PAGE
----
N.S. artist's stolen painting of grandfather found in thrift store 24 years later
Former classmate found '90s painting in a Calgary thrift shop
A Nova Scotia artist will soon be reunited with a stolen painting of her grandfather that was taken from her more than two decades ago.
Charmaine Wheatley, artist-in-residence at the University of Rochester Medical Center in New York, painted a portrait of her grandfather, Thomas Wheatley Sr., while studying at the Nova Scotia College of Art and Design in the mid-'90s because he looked so much like her father, Thomas Wheatley Jr.
This week I looked at a painting at a secondhand store in Calgary, and found it was painted by a friend of mine when we were in art school together in Halifax in 1994. <a href="https://t.co/EQJyvqwS5D">pic.twitter.com/EQJyvqwS5D</a>—@jana_pruden
"It was very economical or efficient," said Wheatley, whose works today can be found at museums including New York's Museum of Modern Art and the Isabella Stewart Gardner Museum in Boston. "Do a painting of my granddad and it's like a painting of my dad at the same time."
Wheatley lent the painting and six or seven others to a filmmaker 24 years ago.
'I was just completely floored'
"This charismatic, handsome, totally trustworthy filmmaker guy said he wanted to borrow these paintings for a movie he was making, a film.… And I just thought, 'Yeah, of course.' In Nova Scotia, nobody does this sort of highfalutin stealing. Anyway, he borrowed the paintings and he just disappeared and he never returned them."
Jump to 2018 and her friend and former classmate Jana Pruden, now a feature writer at The Globe and Mail, found the painting at a thrift store in Calgary. She sent Wheatley a message over Facebook that she had bought it.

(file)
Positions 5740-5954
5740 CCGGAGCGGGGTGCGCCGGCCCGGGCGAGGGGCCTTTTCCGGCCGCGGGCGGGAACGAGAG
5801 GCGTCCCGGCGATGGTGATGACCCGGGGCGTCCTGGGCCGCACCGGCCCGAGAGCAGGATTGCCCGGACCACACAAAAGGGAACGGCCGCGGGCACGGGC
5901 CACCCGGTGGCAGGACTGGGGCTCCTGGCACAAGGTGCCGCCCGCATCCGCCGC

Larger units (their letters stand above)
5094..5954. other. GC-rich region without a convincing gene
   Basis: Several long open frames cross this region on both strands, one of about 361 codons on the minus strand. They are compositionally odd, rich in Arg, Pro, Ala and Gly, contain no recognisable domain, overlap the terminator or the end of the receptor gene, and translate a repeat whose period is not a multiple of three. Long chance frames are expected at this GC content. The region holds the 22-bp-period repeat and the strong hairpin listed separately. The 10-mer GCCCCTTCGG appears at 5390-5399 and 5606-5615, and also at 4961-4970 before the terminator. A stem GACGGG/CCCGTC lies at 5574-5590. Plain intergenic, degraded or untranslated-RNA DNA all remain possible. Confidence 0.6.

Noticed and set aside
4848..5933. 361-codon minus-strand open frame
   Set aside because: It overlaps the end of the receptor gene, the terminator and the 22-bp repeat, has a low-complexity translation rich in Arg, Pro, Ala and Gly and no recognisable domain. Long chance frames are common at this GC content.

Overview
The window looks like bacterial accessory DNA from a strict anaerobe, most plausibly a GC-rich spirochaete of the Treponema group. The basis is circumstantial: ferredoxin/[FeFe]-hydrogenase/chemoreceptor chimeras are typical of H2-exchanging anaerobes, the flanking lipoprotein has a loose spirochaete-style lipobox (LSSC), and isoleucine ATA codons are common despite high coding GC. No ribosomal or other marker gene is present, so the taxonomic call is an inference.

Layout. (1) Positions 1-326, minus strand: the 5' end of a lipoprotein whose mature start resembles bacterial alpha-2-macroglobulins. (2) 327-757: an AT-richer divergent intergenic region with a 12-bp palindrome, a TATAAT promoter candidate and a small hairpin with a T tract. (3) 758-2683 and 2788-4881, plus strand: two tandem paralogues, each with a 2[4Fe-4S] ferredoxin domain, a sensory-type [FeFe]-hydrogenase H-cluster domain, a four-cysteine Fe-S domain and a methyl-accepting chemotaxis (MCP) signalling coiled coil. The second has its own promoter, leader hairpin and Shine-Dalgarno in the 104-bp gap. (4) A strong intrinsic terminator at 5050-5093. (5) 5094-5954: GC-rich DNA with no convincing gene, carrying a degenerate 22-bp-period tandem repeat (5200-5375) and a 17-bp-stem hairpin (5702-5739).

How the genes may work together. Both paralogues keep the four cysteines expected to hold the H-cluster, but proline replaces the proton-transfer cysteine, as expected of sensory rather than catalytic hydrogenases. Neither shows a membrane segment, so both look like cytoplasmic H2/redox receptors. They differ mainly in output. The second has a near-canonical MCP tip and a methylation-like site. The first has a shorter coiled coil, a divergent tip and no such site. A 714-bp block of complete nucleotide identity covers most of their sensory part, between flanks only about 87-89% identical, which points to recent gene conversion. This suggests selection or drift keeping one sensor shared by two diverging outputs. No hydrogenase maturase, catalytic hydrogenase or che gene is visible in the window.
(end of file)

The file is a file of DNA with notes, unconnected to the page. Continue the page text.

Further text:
We’re friends on Facebook. So I sent her a note and she said, well, I’ll let her tell it: <a href="https://t.co/XqTHaTaUZu">pic.twitter.com/XqTHaTaUZu</a>—@jana_pruden
"I was just completely floored," Wheatley told CBC News during an interview in Cole Harbour, N.S., where she is back home for the week. "What are the odds that a painting that I do in Nova Scotia when I'm at arts school 24 years later ends up in Calgary [and] my friend Jana is the one that finds it and then gets it."
Paintings have habit 'of hanging around'
Wheatley said she always thought the painting would resurface.
"Because you throw out TV sets, but paintings, they have a habit of hanging around," she said. "And it's a pretty good painting except for the ears."
She has two tasks now. First, to give Pruden a different work of art to replace the returned portrait.
Second, to fix the ears.
"I'm not saying that my granddad and my dad's ears are not huge," she said. "They are. They have big ears. But I think can do it with a little more painterly finesse."
With files from CBC's Elizabeth Chiu